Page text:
That puts a lot of responsibility on the dispatchers and their training, which calls on them to upgrade changing information in real time, Sutherlin said. And while he’s certain they can handle the pressure, he worries sticking to a script leaves room for mistakes.
But the questions the computer creates are easy to understand and take the second-guessing out of dispatching, dispatcher Craig Lindsay said. The new program also helps dispatchers — who undergo a 28-hour training course in the system’s use — gather more information about patients than ever before, which helps medical crews en route prepare, he said.
The program questions were created by a panel of doctors and other medical experts. They are updated regularly to ensure dispatchers have the latest information, Lindsay said.
Before, dispatchers relied on a set of printed cards at their desks to flip through during a medical call, he said. In alphabetical order, the cards listed a symptom — abdominal pain, burns, cardiac, and so on – and examples of questions to ask about the patient, leaving the dispatcher to decide in the heat of the moment what symptoms to address first, all while trying to keep the caller calm, he said.
With the new program, there is less risk of a mistake being made or something being missed because the questions update with each answer, helping to drill down to the source of a problem, Lindsay said.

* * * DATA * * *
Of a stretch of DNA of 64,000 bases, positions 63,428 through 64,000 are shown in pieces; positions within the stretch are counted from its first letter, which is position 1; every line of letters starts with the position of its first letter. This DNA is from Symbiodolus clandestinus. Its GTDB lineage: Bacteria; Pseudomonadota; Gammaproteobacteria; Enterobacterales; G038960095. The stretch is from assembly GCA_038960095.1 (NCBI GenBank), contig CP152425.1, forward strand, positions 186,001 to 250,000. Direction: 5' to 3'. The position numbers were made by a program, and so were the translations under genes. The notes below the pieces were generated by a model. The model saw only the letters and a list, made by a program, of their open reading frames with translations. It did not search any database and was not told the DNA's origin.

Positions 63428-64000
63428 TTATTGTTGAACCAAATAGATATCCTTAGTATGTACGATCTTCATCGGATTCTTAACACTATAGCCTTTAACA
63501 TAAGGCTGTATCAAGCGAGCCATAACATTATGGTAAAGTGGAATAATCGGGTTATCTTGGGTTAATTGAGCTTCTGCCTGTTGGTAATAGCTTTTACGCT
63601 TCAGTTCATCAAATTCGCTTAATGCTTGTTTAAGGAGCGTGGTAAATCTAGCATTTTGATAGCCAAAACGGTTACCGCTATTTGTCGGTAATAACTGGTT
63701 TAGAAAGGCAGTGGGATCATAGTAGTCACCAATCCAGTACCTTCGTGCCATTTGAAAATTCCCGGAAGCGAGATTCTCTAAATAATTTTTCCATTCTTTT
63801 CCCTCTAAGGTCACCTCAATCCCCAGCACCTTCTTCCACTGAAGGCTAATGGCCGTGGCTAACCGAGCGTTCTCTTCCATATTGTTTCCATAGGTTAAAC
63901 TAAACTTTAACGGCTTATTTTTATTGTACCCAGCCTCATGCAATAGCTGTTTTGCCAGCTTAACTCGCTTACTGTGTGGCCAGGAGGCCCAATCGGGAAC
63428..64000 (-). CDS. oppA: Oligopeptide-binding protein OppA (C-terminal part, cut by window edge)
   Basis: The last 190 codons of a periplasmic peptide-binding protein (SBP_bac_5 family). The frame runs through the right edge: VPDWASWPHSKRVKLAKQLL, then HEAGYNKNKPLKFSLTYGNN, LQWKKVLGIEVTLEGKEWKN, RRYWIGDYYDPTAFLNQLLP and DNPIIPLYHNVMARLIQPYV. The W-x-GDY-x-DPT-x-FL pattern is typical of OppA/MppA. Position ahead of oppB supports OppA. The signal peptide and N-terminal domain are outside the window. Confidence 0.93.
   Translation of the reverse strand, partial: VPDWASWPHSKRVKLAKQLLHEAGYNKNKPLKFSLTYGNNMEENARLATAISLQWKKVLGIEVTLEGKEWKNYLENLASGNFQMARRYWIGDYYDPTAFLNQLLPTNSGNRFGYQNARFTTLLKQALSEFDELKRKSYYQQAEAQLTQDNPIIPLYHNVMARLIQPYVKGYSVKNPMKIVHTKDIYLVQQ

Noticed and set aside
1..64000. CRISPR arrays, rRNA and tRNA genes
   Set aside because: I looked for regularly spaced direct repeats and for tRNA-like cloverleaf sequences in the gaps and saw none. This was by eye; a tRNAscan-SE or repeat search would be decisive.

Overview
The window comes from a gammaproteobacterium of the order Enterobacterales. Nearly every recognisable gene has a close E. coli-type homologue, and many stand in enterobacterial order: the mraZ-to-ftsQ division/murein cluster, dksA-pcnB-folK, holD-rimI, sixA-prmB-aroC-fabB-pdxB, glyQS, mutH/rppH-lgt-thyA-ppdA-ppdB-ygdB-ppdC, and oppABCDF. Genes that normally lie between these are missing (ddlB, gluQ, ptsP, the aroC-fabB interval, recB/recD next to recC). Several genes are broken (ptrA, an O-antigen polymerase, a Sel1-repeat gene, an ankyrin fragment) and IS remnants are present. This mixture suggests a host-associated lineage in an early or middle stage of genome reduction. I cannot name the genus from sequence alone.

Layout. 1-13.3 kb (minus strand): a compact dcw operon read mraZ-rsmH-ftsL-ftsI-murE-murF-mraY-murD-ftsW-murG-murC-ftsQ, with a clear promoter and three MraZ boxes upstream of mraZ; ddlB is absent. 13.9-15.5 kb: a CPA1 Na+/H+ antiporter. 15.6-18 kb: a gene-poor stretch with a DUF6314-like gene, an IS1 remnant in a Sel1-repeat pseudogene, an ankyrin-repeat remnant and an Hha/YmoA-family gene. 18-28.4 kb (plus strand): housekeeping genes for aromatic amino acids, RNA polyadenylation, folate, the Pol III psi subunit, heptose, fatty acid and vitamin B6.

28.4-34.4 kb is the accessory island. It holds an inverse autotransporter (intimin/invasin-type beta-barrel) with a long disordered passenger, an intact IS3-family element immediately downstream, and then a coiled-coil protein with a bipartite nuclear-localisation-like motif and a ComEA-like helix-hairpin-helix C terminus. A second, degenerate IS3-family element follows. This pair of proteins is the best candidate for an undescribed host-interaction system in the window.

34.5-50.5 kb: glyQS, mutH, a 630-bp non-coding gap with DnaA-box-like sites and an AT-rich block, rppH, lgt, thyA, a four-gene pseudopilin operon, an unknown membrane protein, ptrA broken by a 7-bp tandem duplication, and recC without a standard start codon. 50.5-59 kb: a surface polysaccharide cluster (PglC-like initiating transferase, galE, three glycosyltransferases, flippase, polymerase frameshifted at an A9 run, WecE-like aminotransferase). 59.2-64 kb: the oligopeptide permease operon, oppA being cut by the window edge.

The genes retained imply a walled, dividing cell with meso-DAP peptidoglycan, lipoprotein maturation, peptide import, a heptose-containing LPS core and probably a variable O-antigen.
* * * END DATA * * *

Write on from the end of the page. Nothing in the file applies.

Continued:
The reference cards dispatchers had been using during medical calls were rarely updated, said Dr. Stephanie Gardner, who serves as the county’s EMS coordinator, working with every fire department in the area. As medical practices change — how CPR is performed, for example — Priority Dispatch will release updates.
And while there might be a few more questions for callers to answer, help is still sent within seconds of the 911 call, Gardner said.
To ensure a smooth transition, a group of paramedics and EMTs will meet with county dispatchers monthly to address any questions or issues that might arise with the new system, Jokantas said.
In the coming years, Jokantas hopes to implement similar programs that will prioritize other fire and police calls.
Priority Dispatch aims to help 911 dispatchers rank emergency calls, so first-responders know where to go first and how much help to send.
Priority Dispatch questions are available in 21 languages.
56,000 dispatchers in 3,000 communication centers across 45 countries use the system.
The system currently serves an estimated 80 million people.
The Priority Dispatch system handles a 911 in four steps.
Step 1: Case entry — Dispatchers enter basic information (address, phone number, what is happening on the scene, etc.)
Step 2: Key questions — A patient’s chief complaint triggers a list of medical questions related to their ailment.
Step 3: Pre-arrival instructions — Based on a person’s answers, the computer prompts dispatchers to provide guidance (such as starting CPR) while help is on the way.
Step 5: Case exit — Once a priority level is dispatched to first-responders, the dispatcher may disconnect the call or stay on the line with the caller, depending on the circumstances of the case.
Source: Priority Dispatch